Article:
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New Report Challenges Whether Chocolate Milk is Better than No Milk in Schools

"Milk - it does a body good," claimed a '90s dairy industry advertising campaign, and few have dared to question the industry's position that children need calcium and vitamin D however they can get it, even if it comes from sweetened flavored milk. (The National Dairy Council's latest campaign is even called "Raise Your Hand for Chocolate Milk.") But a landmark study on calcium and vitamin D nutrition recently published by the Institute of Medicine (IOM) poses a serious challenge to that idea, finding that only girls aged 9 to 18 might need more calcium - and only by an amount contained in a half-serving of calcium-fortified cereal.

In setting new dietary standards, the IOM found claims that Americans are deficient in calcium and vitamin D to be greatly exaggerated. The dairy industry, which has spent millions of dollars promoting sugary flavored milk in schools based on the idea that children are threatened with a "calcium crisis," is fighting efforts to remove flavored milk from school menus, saying kids will be in danger of not getting the calcium they need to build strong bones.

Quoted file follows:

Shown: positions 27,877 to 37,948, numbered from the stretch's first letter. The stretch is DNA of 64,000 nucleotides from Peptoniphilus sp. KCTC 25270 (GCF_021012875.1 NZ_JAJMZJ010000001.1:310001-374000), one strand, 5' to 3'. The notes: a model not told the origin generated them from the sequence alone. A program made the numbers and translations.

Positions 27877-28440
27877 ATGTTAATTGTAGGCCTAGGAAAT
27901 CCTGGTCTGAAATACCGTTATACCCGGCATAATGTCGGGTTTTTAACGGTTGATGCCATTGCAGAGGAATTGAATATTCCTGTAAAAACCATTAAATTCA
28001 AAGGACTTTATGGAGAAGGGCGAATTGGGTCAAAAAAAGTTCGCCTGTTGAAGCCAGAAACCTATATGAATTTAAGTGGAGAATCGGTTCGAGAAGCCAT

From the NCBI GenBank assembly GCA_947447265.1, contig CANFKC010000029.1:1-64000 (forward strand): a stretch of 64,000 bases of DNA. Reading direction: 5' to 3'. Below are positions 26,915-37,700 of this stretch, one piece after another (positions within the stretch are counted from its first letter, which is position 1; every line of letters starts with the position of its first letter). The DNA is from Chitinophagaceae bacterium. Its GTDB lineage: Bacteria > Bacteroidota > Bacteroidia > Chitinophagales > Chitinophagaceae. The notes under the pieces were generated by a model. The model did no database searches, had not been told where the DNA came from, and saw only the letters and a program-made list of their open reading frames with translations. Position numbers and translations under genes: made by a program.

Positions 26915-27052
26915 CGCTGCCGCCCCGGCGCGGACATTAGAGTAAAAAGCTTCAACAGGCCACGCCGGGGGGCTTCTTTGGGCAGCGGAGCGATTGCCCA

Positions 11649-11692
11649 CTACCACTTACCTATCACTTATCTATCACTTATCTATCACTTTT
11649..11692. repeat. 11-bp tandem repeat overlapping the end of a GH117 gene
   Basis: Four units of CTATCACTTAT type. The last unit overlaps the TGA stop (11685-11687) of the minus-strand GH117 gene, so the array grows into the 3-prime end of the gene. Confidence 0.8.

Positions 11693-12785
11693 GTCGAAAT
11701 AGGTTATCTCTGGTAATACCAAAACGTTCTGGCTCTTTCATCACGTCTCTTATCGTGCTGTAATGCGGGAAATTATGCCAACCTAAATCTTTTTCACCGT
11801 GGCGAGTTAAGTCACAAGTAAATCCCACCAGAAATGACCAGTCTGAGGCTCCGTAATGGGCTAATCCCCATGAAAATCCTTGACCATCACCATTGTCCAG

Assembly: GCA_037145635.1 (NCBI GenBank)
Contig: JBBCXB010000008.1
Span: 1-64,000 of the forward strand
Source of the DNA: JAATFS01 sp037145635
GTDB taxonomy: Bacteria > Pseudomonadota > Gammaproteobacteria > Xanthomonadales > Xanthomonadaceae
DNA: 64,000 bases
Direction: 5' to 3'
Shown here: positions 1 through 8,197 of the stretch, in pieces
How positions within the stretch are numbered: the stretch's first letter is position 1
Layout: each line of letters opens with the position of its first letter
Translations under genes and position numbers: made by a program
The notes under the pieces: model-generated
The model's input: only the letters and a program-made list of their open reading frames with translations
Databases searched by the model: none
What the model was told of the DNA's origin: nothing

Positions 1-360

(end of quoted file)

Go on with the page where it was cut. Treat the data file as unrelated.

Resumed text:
Meanwhile, a growing body of scientific evidence links sugar with an epidemic of childhood obesity as well as a host of related health problems: diabetes, hypertension, heart disease, and even an unprecedented outbreak of non-alcoholic fatty liver disease in children.

According to the IOM, girls leading up to and during puberty typically consume around 823 milligrams of calcium daily. They should aim to get about 200 milligrams more, or "between 1,000 and 1,100" milligrams, said Dr. Steven A. Abrams, a professor of pediatrics at Baylor College of Medicine who specializes in the calcium intake of children and one of the authors of the IOM report.